5th at The Guinness Storehouse in Dublin was developed as an experimental, organic project, evolving between 2000 and 2003. The programme included sixteen exhibitions of national and international artists from all levels and forms of art practice. In support of this programme, 5th constructed a multipurpose gallery space, an oasis within the bustling envioronment of The Storehouse. The gallery space was sound proofed, equipped with moving walls and high spec multimedia, fully sympathetic and dedicated to contemporary art practice. It was designed by Artistic Director / Curator Paul Murnaghan.

There were many occasions when 5th spread an eclectic mix of contemporary art, performance and music beyond it's physical space, such as DEAF - the first and second Dublin Electronic Arts Festivals. With over one million people visiting the Storehouse each year, 5th exposed a considerable audience to contemporary art. The gallery closed it's doors on Sunday 22nd of June 2003, the last day of the exhibition 'Undeveloped Memory' by Kimio Tsuchiya.

An archival snapshot of the 5th exhibitions program, the bones of the original website, can be found by clicking on the 5th icon above right.


Tripswitch - Fintan mc Carthy + Joanne Hogan (Decode) - Robert Carr


Installation shot, Peter Robinson 'Cipher'.


As a prelude to the 5th gallery Tripswitch was devised, constructed from a wall of 25 metal electrical containers salvaged from the original building. Each container was viewed as a singular space which developed into a revolving exhibition of small works situated on the 5th floor of the Guinness Storehouse. Murnaghan invited Mark Garry to be curator of Tripswitch. The space was presented as a group of miniature galleries which bought together some of the most talented young artists working in Ireland and included a body of international work. The content was as simulating as it was diverse, utilising a broad range of media and contexts.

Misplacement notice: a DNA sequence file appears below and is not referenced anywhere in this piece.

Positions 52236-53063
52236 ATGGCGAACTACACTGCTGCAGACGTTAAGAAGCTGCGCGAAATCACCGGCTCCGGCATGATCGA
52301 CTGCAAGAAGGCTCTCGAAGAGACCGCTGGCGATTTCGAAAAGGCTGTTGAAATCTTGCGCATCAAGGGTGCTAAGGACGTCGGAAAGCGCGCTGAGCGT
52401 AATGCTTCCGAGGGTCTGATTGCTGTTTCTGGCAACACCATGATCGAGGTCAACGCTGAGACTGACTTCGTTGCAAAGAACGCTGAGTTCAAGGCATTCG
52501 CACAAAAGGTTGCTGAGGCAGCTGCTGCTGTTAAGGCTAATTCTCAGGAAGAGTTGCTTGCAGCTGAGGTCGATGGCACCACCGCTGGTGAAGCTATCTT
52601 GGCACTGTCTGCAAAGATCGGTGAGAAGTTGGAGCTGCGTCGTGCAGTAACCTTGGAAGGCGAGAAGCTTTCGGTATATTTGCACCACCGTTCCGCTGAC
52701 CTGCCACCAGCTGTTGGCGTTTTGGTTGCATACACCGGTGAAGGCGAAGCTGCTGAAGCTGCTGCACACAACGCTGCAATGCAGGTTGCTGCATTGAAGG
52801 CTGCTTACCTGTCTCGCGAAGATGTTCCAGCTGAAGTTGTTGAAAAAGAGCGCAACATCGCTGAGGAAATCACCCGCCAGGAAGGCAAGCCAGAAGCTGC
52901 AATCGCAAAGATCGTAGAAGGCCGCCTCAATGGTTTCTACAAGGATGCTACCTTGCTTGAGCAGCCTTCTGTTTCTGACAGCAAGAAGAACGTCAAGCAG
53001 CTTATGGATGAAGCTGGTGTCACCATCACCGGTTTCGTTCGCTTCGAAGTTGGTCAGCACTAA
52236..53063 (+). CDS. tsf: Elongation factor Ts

Circa Magazine, March 1st 2002.

Art on a small scale is a viable option for young up-and-coming artists; however, even the big names seem to be zeroing in on the very particular charms of art that doesn't hit you on the head with a hammer.

Tripswitch: in the Guinness Storehouse is an exhibition of 25 tiny installations set into an existing electricity mains on the fifth floor. Curated by Mark Garry, it is an ongoing, revolving project displaying the work of young artists. The variety of ideas expressed within such miniature surroundings is impressive. The space is very much a product of Paul Murnaghan (of the 5th gallery) and his wish to utilise the building in its entirety as a showcase for art and design. Each artist deals with the space in a different manner, some crowding in as much as possible, some availing of the existing electricity supply and some using it like a conceptual mantelpiece.

Precious by Christophe Newman is one of the newer pieces and consists of typical china ornaments painted green and covered in geometrical markings, breaking the objects into universal matter. What one considers precious is now made up of the same substance as everything else - everything should be treated as precious because it is so to someone? Karl Burke, who has contributed to _ din , the innovative sound exhibition at Arthouse, has an installation that fills the dimensions available with a contemplative, minimal flair under

the title Dividing a space . Louisa Sloan's Sheep deals with authorship and group mentality. We see a pen full of sheep with 'Louisa' written on their backs and are forced to ask whether an artist can claim ownership over an idea or object by attaching his or her name to it.

Overall, the process of working within limited surroundings forces the artist to be condensed in thought and light of hand. It is a pleasure that so many of the pieces succeed. Placed near the 5th gallery, Tripswitch: puts itself in the way of people who are going to look at art, yet it doesn't advertise itself, preferring instead to be found. There is an element of snooping involved when looking at little art; this feeling is magnified when the viewer is not overtly invited. It leads to a personal interaction with the idea; sometimes we don't get the idea, but that makes the ideas we do get fresher and more surprising. The sense of discovery creates an atmosphere of conspiracy between the viewer and the artist that is mutually exciting.

Cunningham's Flex, at 5th Gallery, Circa 103 by Lorraine Whelan

















Installation shot, 'Undeveloped Memory', Kimio Tsuchiya






Anne Seagrave.
Deja Vu.
Performance and installation.